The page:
Well, it's that time of year again in Central Florida. With the rise of humidity and temperature, insects are looking for shelter and food, and they find it inside our homes. Roaches, ants, and spiders are more prevalently found indoors these days because of those reasons. The grass in our yards is starting to grow well again due to that glorious sun being coming out and staying out, along with the increase in moisture and heat. This is so great, our lawns become filled in, and the "green" comes back in such a vivid and pretty way. Unfortunately, it also brings along weeds and other plants which compete with the grass for space, sunlight, and nutrients. Here at Falcon Lawn & Pest, we specialize in taking care of those weeds and ridding your home of those bugs. Our prices are good and our service is outstanding. Maybe it's about time you gave us a call.
Falcon Lawn & Pest Blog
USA Today has put out a vast video and image friendly report on how the local governments in the gulf states (Florida, Alabama, Mississippi, Texas, and Louisiana) are doing in dealing with the mosquitoes bringing in the Zika Virus to the United States. Some of it is great to know, other parts quite sobering, but either way it's very much worth taking a look at. Please check it out here.
It is so very important to stay informed on the updates that are coming out regarding the Zika virus. One of the main reasons this is important is that it seems like a large amount of contradictory information is finding its way into the media landscape. If we can take in whats reported, and try to sift through the most relevant information, we may have a decent idea of what it is that is taking place. The Technical Director here at Falcon found the following two articles to be of particular interest regarding the ike Virus and it's on-going effects:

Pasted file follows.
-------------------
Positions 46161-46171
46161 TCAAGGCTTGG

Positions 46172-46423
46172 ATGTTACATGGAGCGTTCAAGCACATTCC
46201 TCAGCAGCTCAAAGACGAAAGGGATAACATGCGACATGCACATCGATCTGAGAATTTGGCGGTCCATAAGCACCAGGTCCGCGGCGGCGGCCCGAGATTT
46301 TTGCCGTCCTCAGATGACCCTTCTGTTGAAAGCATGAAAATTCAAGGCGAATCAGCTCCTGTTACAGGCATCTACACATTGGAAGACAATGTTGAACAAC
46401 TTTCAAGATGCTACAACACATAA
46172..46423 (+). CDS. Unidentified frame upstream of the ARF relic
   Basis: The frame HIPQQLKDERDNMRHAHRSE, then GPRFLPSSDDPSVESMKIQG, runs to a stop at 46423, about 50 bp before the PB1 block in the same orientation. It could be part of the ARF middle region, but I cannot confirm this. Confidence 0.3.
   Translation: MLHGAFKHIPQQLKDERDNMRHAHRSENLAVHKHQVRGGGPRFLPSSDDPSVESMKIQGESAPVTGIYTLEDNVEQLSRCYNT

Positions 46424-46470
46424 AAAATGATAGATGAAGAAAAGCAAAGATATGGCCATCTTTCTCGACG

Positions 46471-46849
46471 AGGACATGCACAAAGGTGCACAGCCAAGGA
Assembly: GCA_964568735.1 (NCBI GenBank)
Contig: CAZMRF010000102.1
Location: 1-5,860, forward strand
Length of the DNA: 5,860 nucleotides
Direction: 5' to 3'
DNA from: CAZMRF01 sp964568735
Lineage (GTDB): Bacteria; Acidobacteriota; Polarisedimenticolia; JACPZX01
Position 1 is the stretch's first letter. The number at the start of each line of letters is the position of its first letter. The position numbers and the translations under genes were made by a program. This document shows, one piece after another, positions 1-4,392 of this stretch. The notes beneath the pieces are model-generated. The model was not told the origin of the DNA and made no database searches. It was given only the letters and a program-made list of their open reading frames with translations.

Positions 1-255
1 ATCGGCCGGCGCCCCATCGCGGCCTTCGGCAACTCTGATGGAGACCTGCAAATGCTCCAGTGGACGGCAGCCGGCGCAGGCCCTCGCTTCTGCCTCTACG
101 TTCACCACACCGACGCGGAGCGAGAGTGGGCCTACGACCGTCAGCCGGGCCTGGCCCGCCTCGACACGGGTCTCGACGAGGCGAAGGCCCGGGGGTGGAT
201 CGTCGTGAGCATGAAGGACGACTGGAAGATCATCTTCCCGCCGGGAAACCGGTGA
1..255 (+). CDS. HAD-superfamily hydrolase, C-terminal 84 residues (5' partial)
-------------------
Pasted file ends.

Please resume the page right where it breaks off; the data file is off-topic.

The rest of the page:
Zika Virus Infecting Hospitality Industry (Multibriefs)
CDC Sounds Warning on Zika Virus (USA Today)
For a large downloadable version of the map by NSF, click here. The NSF has a quote that just about everyone living in the United States will want to know:
"Summertime weather conditions are favorable for populations of the mosquito along the East Coast as far north as New York City and across the southern tier of the country as far west as Phoenix and Los Angeles, according to specialized computer simulations by the researchers.
Spring and fall conditions can support low to moderate populations of the Aedes aegypti mosquito in more southern regions of its U.S. range. Wintertime weather is too cold for the species outside southern Florida and southern Texas, the study found."
Unfortunately for us Floridians, our states climate remains a fertile breeding ground for mosquitoes and along with it, the Zika virus. Protect yourselves and stay safe. Take a look at the original NSF report here.